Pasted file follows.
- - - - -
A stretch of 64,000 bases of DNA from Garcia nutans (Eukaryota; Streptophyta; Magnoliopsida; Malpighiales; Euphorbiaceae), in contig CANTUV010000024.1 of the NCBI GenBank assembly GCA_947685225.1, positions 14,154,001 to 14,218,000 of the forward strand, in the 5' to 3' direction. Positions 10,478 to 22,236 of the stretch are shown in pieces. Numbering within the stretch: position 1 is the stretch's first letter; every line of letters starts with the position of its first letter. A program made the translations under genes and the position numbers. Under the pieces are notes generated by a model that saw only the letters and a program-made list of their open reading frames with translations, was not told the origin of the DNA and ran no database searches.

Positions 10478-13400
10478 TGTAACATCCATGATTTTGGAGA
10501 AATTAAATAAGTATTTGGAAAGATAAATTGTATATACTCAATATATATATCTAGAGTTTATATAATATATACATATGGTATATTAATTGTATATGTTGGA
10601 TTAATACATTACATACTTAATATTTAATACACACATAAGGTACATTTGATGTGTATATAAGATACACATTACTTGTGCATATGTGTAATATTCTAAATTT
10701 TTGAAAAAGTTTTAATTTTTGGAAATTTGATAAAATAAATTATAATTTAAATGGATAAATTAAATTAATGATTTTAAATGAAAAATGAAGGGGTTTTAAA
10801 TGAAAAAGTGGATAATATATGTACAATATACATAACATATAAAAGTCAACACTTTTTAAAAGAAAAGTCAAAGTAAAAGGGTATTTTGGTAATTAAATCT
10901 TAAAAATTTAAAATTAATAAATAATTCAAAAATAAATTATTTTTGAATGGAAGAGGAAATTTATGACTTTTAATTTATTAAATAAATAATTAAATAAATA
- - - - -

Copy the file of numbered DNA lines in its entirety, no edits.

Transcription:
A stretch of 64,000 bases of DNA from Garcia nutans (Eukaryota; Streptophyta; Magnoliopsida; Malpighiales; Euphorbiaceae), in contig CANTUV010000024.1 of the NCBI GenBank assembly GCA_947685225.1, positions 14,154,001 to 14,218,000 of the forward strand, in the 5' to 3' direction. Positions 10,478 to 22,236 of the stretch are shown in pieces. Numbering within the stretch: position 1 is the stretch's first letter; every line of letters starts with the position of its first letter. A program made the translations under genes and the position numbers. Under the pieces are notes generated by a model that saw only the letters and a program-made list of their open reading frames with translations, was not told the origin of the DNA and ran no database searches.

Positions 10478-13400
10478 TGTAACATCCATGATTTTGGAGA
10501 AATTAAATAAGTATTTGGAAAGATAAATTGTATATACTCAATATATATATCTAGAGTTTATATAATATATACATATGGTATATTAATTGTATATGTTGGA
10601 TTAATACATTACATACTTAATATTTAATACACACATAAGGTACATTTGATGTGTATATAAGATACACATTACTTGTGCATATGTGTAATATTCTAAATTT
10701 TTGAAAAAGTTTTAATTTTTGGAAATTTGATAAAATAAATTATAATTTAAATGGATAAATTAAATTAATGATTTTAAATGAAAAATGAAGGGGTTTTAAA
10801 TGAAAAAGTGGATAATATATGTACAATATACATAACATATAAAAGTCAACACTTTTTAAAAGAAAAGTCAAAGTAAAAGGGTATTTTGGTAATTAAATCT
10901 TAAAAATTTAAAATTAATAAATAATTCAAAAATAAATTATTTTTGAATGGAAGAGGAAATTTATGACTTTTAATTTATTAAATAAATAATTAAATAAATA